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Reporting a Medication Error

Using Color to Identify Your Medicine Can Result in an Error

Figure 1.Colored rings applied to a medicine bottle to help family members identify their medicine.

Companies often use color on their logos and products to get your attention or to show product differences. For example, bright colors may draw your attention to a specific word or detail on a label. Some medical and pharmaceutical companies also use color to help identify their products. Color may help people tell the difference between similarly shaped items that each person in the family uses (e.g., toothbrushes).

A few years ago, colored rings (Figure 1) were added to some prescription bottles to help identify which family member’s medicine was in which bottle. For example, the mother’s medicine had a green ring, the father’s medicine had a red ring, and the daughter’s medicine had a purple ring. Unfortunately, using color can be problematic, especially for those who are colorblind. This method of using color-coded rings was discontinued in 2016.

Figure 2.Some medical organizations support the use of color to indicate different types of medicines. For example, this list shows the color codes used for eye(ocular) medicines.

Healthcare providers, including pharmacists, may also rely on color to identify a medicine. For example, eye drops have been assigned specific colors so they can be easily identified by healthcare providers when used. The American Academy of Ophthalmology still promotes the use of a color-coding system on the caps and labels of eye medicines (Figure 2).

However, relying on color to identify medicines can lead to an error and harm. For example, product mix-ups have occurred when medicines that have similarly colored labels are next to each other on a shelf. It is easy to accidentally pick the wrong medicine if you are looking for a certain color on the label. Even when the drug name is completely different, mistakes can occur (Figure 3).

Figure 3.These containers of medicine have similar label colors and can be easily confused if stored next to each other.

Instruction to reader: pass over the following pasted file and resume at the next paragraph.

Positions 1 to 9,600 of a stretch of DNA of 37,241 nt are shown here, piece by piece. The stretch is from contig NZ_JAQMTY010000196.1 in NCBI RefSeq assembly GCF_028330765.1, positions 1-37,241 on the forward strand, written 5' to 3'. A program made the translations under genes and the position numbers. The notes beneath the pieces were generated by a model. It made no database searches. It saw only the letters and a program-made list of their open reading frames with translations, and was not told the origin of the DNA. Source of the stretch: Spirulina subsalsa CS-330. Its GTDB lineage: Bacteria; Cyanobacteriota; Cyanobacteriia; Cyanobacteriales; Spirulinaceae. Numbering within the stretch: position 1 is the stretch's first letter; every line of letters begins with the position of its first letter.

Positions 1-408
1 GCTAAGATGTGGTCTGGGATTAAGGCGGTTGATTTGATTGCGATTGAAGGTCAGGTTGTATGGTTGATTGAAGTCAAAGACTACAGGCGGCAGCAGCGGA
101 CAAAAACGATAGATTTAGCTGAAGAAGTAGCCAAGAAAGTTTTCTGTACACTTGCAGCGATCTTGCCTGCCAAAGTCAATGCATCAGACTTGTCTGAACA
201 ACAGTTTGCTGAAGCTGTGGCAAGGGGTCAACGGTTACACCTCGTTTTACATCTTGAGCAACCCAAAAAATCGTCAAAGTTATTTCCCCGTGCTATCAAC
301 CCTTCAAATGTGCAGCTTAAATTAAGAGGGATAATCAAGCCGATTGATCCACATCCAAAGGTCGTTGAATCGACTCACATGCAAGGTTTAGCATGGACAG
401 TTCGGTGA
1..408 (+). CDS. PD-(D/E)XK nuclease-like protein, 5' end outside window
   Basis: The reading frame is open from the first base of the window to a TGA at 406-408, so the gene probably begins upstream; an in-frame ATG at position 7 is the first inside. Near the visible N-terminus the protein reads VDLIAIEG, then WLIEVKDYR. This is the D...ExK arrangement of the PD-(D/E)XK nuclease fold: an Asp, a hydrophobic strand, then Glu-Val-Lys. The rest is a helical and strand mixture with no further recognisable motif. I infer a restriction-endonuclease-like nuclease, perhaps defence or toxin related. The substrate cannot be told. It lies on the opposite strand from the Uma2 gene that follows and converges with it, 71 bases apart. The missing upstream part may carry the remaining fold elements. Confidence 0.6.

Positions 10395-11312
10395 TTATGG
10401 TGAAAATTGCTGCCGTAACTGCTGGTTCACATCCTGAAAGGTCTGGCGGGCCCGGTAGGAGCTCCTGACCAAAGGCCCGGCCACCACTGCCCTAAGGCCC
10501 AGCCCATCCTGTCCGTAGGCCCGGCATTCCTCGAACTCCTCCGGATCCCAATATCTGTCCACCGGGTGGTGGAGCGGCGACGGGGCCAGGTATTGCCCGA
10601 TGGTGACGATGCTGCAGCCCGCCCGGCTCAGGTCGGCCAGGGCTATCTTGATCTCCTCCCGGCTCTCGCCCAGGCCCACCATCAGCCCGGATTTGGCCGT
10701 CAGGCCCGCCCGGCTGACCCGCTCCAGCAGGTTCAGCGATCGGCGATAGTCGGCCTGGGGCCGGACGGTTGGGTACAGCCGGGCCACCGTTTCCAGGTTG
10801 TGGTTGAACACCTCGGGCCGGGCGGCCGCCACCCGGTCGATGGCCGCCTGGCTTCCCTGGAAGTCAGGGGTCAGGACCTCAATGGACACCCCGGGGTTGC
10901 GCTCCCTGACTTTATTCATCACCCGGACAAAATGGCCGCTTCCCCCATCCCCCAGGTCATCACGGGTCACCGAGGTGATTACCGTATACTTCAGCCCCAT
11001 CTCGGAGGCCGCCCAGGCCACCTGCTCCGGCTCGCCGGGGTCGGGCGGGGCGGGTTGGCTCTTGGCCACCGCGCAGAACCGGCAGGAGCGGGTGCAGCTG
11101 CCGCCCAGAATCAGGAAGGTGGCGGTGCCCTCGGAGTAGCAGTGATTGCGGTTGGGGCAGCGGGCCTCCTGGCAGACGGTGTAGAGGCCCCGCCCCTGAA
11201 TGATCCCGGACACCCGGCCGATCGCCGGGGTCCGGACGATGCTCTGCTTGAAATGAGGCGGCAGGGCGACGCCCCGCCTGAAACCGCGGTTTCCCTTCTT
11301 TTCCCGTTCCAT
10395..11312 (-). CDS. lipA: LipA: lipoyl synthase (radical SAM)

The same problem can happen when taking medicine at home. In one case, a woman had been taking a prescription ear drop solution. When the prescription was refilled, this woman failed to notice that the pharmacy gave her the wrong drops. Instead of a clear solution, she received a suspension (Figure 4). The pharmacy dispensed the ear drops in the package provided by the company. The woman had relied only on the package’s color (and look) to identify her ear drops. Since both forms of the ear drops were made by the same company, it was difficult to tell them apart.

 Figure 4. These ear drops are the same medicine but different formulations. The one on the left is a clear solution, while the one on the right is a suspension.

Sometimes people rely on the color of the actual medicine to know which one to take. In these cases, the label on the medicine may not be read to make sure it is the correct medicine or dose prior to taking it. For example, a pharmacist was checking a medicine container and found two brown, round tablets that had very similar tablet codes, “I 2” and “I-2” (Figure 5). The pharmacist did a search of the tablet codes to see if these medicines were the same or different. It turns out, the medicine with the “I 2” code was amitriptyline hydrochloride 25 mg, an antidepressant. The medicine marked “I-2” was ibuprofen 200 mg. Fortunately, the pharmacist noticed the slight difference in the codes and prevented an error.

Figure 5. The tablets shown look very similar based on their size, shape, color, and code. However, the one on the left is amitriptyline hydrochloride and the one on the right is ibuprofen.

Here’s what you can do: Color should never be used as the primary means of identifying your medicine(s). Color should only be used to help locate and differentiate products, especially when taking multiple medicines. For people with poor vision or who are colorblind, other methods of telling medicines apart can be used. For example, placing a rubber band around one product’s container will make it feel different from the other product.

It is important to understand that it is not always safe to use color to identify your medicine(s). This will help you avoid making a mistake when taking medicines. Ask your pharmacist for other ways to help you identify your medicine. Give yourself enough time to take your medicines. Always take your time to read the label before taking any medicine and ask your pharmacist or doctor if you have concerns about your medicines.

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